Comedy of Manners



She Stoops to Conquer

Oliver Goldsmith
Acts: 5. Scenes: 5. Roles: Male (6), Female (4), Neutral (0).

Populated by a sweep of brilliant comic characters, She Stoops to Conquer is a spirited comedy of mischief and misunderstanding, as the gallant Marlow mistakes his intended well-born bride for a barmaid.

Young Marlow is petrified in the presence of women of his own class, but rampantly flirtatious with the serving classes. To his alarm, he has been sent, accompanied by his friend Hastings who has his own agenda, to meet the bride his father has chosen for him: the daughter of a respected gentleman, Mr Hardcastle. They have got lost in the dark country roads, and unfortunately – or perhaps fortunately – the mischievous Tony Lumpkin convinces them that the old country house is an inn, Mr Hardcastle its eccentric innkeeper, and Kate Hardcastle its barmaid.

Kate, enjoying as a consequence Marlow’s palpable ardour, chooses not to undeceive him, until a delightful flurry of trifling confusions and eavesdroppings have made way for a pleasingly neat happy ending.

Goldsmith’s play was first performed in 1773 at the Covent Garden theatre, London, and its well-meaning comic exuberance has made it a favourite on the stage from Goldsmith’s day to ours.

The Vortex

Noël Coward
Acts: 3. Scenes: 0. Roles: Male (6), Female (4), Neutral (0).

The Vortex shot Coward to fame in 1924 as both a playwright and a performer, its depiction of sex and drugs in the Jazz Age stunning the critics and causing a sensation.

Florence Lancaster is an ageing social beauty and a serial adulteress, who openly takes beautiful young lovers half her age. Her son Nicky returns from Paris with both his fiancée Bunty, and a serious drug addiction. As both mother and son show increasing instability and are abandoned by their lovers, the play moves toward darker territory. Beginning as an apparently frothy comedy, the facades of mother and son eventually collapse, and a raw, anguished drama is unleashed.

Copyright © by NC Aventales AG, successors in title to the Estate of Noël Coward

We Were Dancing

Noël Coward
Acts: 0. Scenes: 2. Roles: Male (5), Female (3), Neutral (0).

We Were Dancing is set at a dinner-dance on a South Sea island, where two married people fall suddenly in love when they are dancing – unfortunately they are not married to each other. They spend a blissful night planning their future and trying to shrug off Louise’s husband, but as the next day dawns and the music has stopped, little of the last night’s enchantment remains.

We Were Dancing is a short play from Tonight at 8.30, originally starring Gertrude Lawrence and Coward himself, conceived by Coward as an antidote to the boredom of a long run of the same script. It is a sequence of ten plays to be performed by the same cast in sets of three, alternating matinées and evenings, ranging from farce to melodrama to romantic comedy.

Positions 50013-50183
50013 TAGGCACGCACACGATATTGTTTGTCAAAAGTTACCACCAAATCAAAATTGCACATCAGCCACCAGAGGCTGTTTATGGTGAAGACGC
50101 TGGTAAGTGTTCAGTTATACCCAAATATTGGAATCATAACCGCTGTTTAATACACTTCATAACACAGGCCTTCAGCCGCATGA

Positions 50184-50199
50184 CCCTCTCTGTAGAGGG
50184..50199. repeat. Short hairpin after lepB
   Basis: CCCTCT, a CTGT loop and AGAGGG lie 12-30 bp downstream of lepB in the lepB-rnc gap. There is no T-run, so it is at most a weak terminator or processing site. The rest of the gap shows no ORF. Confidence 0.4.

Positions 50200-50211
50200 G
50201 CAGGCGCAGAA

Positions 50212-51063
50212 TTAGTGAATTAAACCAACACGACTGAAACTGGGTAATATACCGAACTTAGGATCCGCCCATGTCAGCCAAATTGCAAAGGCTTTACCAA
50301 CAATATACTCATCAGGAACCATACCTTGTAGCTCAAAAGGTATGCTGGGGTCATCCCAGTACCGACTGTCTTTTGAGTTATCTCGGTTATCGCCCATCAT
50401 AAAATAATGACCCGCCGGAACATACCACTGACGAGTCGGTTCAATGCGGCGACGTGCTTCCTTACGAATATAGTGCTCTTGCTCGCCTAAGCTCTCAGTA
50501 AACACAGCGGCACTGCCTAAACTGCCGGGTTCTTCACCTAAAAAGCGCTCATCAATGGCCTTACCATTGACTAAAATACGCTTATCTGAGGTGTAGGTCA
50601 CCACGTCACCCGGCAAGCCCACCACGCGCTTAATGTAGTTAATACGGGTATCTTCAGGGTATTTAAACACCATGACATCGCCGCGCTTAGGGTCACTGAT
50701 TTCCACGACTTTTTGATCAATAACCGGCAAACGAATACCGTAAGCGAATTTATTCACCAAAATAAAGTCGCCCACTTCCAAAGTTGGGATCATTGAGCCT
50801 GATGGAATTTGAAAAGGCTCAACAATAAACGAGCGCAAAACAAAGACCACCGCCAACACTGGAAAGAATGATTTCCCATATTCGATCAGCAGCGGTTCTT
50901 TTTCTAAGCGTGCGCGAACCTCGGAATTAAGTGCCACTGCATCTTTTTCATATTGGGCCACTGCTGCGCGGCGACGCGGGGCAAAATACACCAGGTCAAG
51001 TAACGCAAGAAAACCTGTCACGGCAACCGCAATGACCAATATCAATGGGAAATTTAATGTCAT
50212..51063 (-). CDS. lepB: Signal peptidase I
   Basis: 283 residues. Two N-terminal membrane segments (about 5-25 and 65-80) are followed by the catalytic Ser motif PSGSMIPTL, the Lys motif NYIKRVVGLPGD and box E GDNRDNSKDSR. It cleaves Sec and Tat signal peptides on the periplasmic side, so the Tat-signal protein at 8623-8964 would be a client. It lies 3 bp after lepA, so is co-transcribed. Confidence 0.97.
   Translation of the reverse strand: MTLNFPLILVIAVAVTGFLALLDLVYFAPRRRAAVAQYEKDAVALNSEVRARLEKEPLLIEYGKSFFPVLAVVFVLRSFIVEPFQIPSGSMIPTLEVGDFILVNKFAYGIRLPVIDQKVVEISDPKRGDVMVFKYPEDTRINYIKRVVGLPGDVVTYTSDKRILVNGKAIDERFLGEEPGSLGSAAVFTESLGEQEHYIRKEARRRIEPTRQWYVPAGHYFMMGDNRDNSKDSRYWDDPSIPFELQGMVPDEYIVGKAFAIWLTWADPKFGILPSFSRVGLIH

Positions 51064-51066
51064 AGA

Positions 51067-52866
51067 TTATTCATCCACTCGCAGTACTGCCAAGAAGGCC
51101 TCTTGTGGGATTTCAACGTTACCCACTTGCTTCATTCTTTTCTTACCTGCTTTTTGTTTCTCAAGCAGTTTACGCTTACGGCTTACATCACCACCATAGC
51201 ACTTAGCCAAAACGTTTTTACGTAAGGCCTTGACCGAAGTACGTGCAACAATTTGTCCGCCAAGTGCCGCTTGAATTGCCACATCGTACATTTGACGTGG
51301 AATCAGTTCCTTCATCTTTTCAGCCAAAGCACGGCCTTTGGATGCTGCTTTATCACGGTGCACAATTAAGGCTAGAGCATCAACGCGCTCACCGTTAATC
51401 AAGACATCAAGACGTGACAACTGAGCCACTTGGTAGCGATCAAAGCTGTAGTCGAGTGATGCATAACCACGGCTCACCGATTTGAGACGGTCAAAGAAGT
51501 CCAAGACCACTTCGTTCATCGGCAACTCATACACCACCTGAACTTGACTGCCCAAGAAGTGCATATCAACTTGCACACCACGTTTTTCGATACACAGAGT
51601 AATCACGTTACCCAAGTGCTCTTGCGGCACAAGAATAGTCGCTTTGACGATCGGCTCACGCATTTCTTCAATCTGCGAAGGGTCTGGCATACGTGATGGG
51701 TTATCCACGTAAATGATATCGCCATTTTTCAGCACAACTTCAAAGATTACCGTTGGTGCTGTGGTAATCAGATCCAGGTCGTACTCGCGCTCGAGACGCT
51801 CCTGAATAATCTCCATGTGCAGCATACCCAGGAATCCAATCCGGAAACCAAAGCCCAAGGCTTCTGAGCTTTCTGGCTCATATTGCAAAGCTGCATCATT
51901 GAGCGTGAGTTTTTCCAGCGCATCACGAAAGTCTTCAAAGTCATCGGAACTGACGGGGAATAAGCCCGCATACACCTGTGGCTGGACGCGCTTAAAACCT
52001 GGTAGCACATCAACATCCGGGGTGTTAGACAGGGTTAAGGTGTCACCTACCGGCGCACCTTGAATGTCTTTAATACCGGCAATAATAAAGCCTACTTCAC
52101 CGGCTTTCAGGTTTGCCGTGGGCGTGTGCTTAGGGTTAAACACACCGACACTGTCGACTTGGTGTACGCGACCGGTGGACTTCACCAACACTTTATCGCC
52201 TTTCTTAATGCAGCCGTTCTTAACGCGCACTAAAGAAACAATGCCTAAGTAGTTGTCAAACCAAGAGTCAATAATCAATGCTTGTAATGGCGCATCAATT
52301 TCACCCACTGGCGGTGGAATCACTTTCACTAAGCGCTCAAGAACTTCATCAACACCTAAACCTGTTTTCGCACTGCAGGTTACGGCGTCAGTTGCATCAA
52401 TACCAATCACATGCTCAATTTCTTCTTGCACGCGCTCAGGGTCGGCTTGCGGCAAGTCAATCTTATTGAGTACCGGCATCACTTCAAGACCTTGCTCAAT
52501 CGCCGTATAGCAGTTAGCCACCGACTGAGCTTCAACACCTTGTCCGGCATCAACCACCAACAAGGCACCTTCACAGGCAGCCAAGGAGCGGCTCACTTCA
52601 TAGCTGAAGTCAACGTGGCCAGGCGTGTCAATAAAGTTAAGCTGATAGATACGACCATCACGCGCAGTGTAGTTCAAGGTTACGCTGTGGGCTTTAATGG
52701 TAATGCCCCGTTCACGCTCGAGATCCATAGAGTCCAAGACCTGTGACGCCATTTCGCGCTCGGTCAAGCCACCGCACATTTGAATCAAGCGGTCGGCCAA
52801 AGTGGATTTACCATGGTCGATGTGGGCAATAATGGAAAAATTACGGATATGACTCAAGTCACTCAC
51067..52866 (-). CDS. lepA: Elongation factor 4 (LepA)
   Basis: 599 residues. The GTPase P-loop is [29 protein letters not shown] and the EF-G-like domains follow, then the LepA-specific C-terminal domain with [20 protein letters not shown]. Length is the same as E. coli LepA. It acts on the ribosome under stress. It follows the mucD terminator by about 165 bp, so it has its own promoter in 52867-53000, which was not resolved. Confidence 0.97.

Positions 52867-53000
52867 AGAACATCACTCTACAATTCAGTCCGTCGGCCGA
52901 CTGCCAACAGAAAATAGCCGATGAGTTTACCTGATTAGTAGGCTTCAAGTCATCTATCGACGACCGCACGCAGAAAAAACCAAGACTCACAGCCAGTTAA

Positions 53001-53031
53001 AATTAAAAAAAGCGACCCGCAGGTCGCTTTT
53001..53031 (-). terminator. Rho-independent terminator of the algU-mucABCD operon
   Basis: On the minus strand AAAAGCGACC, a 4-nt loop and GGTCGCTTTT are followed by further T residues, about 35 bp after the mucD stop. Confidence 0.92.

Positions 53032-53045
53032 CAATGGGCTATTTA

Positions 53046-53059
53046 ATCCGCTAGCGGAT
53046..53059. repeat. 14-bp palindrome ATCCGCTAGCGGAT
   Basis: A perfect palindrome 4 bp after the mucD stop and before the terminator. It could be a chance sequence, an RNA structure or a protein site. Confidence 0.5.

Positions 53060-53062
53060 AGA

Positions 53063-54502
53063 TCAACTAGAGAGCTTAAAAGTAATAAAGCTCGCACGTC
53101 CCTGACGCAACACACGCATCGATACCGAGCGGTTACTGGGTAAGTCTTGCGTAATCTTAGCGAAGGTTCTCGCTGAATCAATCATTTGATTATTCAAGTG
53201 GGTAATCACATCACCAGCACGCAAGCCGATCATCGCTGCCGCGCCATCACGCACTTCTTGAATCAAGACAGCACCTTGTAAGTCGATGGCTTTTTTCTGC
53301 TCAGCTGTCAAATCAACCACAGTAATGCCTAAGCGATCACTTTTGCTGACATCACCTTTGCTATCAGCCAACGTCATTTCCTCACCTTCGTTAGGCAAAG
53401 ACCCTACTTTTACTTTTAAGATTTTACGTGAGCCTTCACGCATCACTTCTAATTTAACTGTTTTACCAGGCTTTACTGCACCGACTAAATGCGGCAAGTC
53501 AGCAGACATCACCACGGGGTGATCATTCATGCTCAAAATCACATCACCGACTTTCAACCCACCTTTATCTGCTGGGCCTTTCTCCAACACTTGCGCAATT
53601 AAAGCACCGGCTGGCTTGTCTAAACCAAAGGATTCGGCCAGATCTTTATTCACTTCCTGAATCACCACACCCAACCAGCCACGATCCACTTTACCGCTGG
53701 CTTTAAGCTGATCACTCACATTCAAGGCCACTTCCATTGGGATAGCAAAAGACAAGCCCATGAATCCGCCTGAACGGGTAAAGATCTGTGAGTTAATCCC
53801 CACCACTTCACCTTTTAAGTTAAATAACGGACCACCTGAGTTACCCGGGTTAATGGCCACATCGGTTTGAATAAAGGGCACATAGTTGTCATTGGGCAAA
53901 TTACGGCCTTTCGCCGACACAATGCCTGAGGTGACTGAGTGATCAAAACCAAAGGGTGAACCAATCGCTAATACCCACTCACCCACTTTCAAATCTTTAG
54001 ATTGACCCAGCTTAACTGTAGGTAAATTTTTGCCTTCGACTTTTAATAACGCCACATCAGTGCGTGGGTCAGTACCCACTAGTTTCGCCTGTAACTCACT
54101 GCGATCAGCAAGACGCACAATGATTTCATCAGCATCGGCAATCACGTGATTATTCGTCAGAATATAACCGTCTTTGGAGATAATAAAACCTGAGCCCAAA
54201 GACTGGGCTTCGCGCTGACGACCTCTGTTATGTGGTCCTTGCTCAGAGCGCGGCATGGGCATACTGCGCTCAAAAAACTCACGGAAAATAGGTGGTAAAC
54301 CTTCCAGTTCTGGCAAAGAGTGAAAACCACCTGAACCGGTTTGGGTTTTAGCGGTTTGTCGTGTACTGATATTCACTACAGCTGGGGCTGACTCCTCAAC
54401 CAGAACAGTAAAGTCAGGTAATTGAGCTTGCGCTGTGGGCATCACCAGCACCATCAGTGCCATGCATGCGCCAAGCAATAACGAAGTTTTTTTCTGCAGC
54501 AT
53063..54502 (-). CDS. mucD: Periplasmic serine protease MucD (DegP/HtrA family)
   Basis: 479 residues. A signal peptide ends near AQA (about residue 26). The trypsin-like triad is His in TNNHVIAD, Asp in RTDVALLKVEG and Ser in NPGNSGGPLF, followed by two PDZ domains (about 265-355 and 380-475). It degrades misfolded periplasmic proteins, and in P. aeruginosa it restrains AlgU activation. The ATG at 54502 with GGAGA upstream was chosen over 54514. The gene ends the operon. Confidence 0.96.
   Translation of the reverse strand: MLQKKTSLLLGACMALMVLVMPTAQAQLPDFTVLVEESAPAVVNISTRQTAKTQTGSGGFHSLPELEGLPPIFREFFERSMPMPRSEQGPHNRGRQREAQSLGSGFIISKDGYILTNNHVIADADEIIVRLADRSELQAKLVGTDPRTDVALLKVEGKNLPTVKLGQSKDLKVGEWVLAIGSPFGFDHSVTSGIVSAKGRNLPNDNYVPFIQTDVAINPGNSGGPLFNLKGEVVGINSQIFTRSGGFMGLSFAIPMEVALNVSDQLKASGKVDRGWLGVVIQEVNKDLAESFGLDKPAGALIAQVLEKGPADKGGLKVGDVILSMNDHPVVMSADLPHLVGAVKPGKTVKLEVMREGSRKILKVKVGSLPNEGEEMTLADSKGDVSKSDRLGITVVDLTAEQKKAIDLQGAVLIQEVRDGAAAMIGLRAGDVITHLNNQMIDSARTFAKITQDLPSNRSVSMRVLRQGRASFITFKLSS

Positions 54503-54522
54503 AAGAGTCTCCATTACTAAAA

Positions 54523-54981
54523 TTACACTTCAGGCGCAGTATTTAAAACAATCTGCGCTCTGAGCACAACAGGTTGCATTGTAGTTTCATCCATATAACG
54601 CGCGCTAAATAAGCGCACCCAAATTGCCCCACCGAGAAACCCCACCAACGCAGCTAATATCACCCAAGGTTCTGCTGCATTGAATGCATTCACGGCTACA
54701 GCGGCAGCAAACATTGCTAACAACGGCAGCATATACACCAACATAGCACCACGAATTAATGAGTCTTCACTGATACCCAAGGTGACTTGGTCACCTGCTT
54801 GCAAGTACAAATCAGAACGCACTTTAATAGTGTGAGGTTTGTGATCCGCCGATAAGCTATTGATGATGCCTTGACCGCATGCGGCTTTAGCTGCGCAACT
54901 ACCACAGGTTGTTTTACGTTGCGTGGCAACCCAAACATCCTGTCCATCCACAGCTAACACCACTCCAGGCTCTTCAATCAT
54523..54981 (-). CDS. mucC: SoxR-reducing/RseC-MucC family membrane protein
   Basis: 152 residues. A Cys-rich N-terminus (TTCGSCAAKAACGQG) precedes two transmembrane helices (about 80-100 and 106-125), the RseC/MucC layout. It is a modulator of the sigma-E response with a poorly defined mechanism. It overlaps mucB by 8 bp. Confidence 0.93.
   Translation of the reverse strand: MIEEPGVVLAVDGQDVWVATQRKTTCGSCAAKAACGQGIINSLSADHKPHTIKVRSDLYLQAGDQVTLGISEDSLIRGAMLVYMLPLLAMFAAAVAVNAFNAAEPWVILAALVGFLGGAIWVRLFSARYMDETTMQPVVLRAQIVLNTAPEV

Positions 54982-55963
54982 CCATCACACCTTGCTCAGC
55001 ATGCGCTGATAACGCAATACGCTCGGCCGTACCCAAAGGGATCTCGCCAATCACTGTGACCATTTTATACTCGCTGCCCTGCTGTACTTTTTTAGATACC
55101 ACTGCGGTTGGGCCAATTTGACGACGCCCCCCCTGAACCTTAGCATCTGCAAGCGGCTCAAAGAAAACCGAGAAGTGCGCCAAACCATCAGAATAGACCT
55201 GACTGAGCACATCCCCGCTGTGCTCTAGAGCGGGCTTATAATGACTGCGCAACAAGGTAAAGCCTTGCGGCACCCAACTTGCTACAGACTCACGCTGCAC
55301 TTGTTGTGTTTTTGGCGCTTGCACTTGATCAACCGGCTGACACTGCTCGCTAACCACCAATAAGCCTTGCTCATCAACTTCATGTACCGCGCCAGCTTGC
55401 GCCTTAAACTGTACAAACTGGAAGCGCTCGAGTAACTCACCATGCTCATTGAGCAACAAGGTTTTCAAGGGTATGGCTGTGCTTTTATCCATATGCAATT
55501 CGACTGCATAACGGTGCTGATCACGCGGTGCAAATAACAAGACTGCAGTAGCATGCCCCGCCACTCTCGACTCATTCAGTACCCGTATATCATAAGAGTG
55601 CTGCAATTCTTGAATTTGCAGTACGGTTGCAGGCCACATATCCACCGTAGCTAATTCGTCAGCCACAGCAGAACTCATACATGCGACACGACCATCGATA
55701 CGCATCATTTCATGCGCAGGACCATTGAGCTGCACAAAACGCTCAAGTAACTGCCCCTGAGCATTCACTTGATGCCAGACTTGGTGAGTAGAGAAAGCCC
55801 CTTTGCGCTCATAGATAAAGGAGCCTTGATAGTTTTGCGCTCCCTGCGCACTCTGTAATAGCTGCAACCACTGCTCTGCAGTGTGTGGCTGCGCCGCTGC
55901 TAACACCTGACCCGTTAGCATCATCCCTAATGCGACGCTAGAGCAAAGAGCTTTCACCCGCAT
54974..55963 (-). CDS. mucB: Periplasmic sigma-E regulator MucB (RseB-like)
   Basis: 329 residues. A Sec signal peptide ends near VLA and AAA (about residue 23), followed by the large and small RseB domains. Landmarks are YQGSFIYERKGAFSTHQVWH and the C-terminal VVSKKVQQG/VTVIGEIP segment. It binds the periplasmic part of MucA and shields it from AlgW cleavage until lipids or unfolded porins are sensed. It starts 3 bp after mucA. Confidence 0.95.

After touring, Tonight at 8.30 was produced at the Phoenix Theatre in London in 1936.

A Woman of No Importance

Oscar Wilde
Acts: 4. Scenes: 0. Roles: Male (8), Female (7), Neutral (0).

A Woman of No Importance fuses comedy of manners with high melodrama, a serious protest against Victorian gender inequality ornately framed with perfect witticisms.

At Lady Hunstanton’s country house party, the quips are dazzling and the company is impeccably sophisticated – but beneath the laconic wit of society’s elite is brewing a turbulent drama of social double standards and sexual hypocrisy.

Gerald Arbuthnot is a young gentleman on the make, with an American heiress and the post of secretary to the brilliant but dissolute Lord Illingworth within his reach. But it is discovered that Lord Illingworth is Gerald's father, who seduced and abandoned his mother twenty years earlier. Horrified to find her son singing the praises of her seducer, Mrs Arbuthnot refuses to allow Gerald to continue in his service, and Gerald must choose between his wronged mother and a glittering career.

Wilde’s society comedy was first staged at the Haymarket theatre in London in 1893.

A comedy of manners is a form of sophisticated comedy, usually set among the fashionable upper classes, in which the characters’ machinations are veiled by their elegant manners and elaborate repartee. The genre can be traced back to the Greek New Comedy but in its modern form was essentially created by Molière in such plays as Les Précieuses ridicules (1658) and Le Médecin malgré lui (1666). In England the genre flowered after the Restoration, following the success of George Etherege’s The Comical Revenge; or, Love in a Tub (1664). English-language examples include Wycherley’s The Gentleman Dancingmaster (1671), Vanbrugh’s The Provok’d Wife (1697), Congreve’s The Way of the World (1700), Farquhar’s The Beaux’ Stratagem (1707), Goldsmith’s She Stoops to Conquer (1773), and Sheridan’s The School for Scandal (1777). The elegant wit of the comedy of manners was revived in the late 19th century by Oscar Wilde in such plays as Lady Windermere’s Fan (1892) and The Importance of Being Earnest (1895). In the 20th century some of the plays of Noël Coward, such as Private Lives (1930), belong to this genre.

from Jonathan Law ed., The Methuen Drama Dictionary of the Theatre (London, 2011)